J.C. Chandor’s “A Most Violent Year” has been named the best film of 2014 by the National Board of Review, the NBR announced on Tuesday.
The choice came as a shock, with Chandor’s slow-burn drama much lower on the awards radar than films like “Boyhood,” “Birdman” and “Selma.” But in the release announcing the selection, NBR president Annie Schulhof called the film “an exhilarating crime drama with a compelling story, outstanding performances, and an elegant cinematic style.”
The film stars Oscar Isaac and Jessica Chastain as a couple in 1981 New York who look to expand their heating oil business with a sizable and risky investment. While the NBR is not made up of Oscar voters and does not reflect their taste, the win could push some voters to watch the film at a crucial time in awards season, and could increase the visibility of Isaac and Chastain as contenders.
Isaac shared the NBR’s Best Actor award with Michael Keaton for “Birdman,” while Julianne Moore was named Best Actress for “Still Alice.” Chastain won the Best Supporting Actress award, while Edward Norton took Best Supporting Actor for “Birdman.”
Clint Eastwood was named the year’s best director for “American Sniper,” which was also one of the NBR’s top 10 films of the year.
The others were “Birdman,” “Boyhood,” “Fury,” “Gone Girl,” “The Imitation Game,” “Inherent Vice,” “The Lego Movie,” “Nightcrawler” and “Unbroken.”
The list did not include “Selma,” “Foxcatcher,” “Whiplash,” “The Theory of Everything” or “Interstellar,” among other presumed awards contenders. “Selma,” though, won the NBR’s Freedom of Expression Award.
Among the other unusual choices, Phil Lord and Christopher Miller won the Best Original Screenplay award for “The Lego Movie,” while Paul Thomas Anderson won the Best Adapted Screenplay award for “Inherent Vice.”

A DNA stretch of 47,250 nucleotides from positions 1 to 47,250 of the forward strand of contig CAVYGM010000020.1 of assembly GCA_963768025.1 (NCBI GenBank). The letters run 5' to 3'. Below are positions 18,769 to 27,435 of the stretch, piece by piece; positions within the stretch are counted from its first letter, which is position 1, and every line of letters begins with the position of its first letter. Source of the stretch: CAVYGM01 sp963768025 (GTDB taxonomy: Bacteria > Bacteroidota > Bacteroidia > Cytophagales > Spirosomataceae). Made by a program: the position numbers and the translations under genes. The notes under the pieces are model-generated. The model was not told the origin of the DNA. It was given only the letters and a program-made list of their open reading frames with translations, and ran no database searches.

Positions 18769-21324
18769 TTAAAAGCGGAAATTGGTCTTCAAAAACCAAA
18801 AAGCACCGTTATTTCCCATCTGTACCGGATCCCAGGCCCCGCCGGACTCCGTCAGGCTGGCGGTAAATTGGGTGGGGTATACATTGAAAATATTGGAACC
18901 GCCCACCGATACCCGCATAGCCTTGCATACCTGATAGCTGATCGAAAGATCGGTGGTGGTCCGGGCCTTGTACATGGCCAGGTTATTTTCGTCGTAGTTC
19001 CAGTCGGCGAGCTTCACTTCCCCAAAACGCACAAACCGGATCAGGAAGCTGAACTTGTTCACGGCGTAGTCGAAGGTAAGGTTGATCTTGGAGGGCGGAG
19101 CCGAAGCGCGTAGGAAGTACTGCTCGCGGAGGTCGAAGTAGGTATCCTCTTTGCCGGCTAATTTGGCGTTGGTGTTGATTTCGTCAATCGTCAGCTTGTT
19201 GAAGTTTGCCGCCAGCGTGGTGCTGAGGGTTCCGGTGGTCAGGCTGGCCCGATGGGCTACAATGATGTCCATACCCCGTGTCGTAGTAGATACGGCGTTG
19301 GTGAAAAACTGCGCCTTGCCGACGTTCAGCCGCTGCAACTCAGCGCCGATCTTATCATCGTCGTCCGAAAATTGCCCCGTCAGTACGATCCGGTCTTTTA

“Wild Tales” was named Best Foreign Film over “Force Majeure,” “Gett,” “Leviathan,” “Two Days, One Night” and “We Are the Best!,” while “Life Itself” was named the year’s best documentary.
In the last decade, the NBR and the Oscars have only agreed on the year’s best movie twice, with “No Country for Old Men” in 2007 and “Slumdog Millionaire” in 2008.
NBR that have failed to win the top Oscar include last year’s winner, “Her,” as well as “Zero Dark Thirty,” “Hugo,” “The Social Network,” “Up in the Air” and “Letters From Iwo Jima.”
Still, every NBR winner for the last 14 years has at least been nominated for the top Oscar.
The National Board of Review, which owes much of its visibility to its place early on the awards calendar, consists not of film critics but of “knowledgeable film enthusiasts and professionals, academics, young filmmakers and students” in the New York area. It was established in 1909 and has been picking the year’s best films since 1930.
The NBR will hold its annual awards gala in New York City on Jan. 6.
Best Film: A Most Violent Year
Best Director: Clint Eastwood – American Sniper
Best Actor (TIE): Oscar Isaac – A Most Violent Year; Michael Keaton – Birdman
Best Actress: Julianne Moore – Still Alice
Best Supporting Actor: Edward Norton – Birdman
Best Supporting Actress: Jessica Chastain – A Most Violent Year
Best Original Screenplay: Phil Lord & Christopher Miller – The Lego Movie
Best Adapted Screenplay: Paul Thomas Anderson – Inherent Vice
Best Animated Feature: How to Train Your Dragon 2
Breakthrough Performance: Jack O’Connell – Starred Up & Unbroken
Best Directorial Debut: Gillian Robespierre – Obvious Child
Best Foreign Language Film: Wild Tales
Best Documentary: Life Itself
William K. Everson Film History Award: Scott Eyman
Best Ensemble: Fury
Spotlight Award: Chris Rock for writing, directing, and starring in – Top Five
NBR Freedom of Expression Award: Rosewater
NBR Freedom of Expression Award: Selma
The Imitation Game
The Lego Movie
Top 5 Foreign Language Films
Gett: The Trial of Vivian Amsalem
Two Days, One Night
We Are the Best!
Top 5 Documentaries
Art and Craft
Keep On Keepin’ On
The Kill Team
Last Days in Vietnam
Top 10 Independent Films
A Most Wanted Man
The Skeleton Twins
Stand Clear of the Closing Doors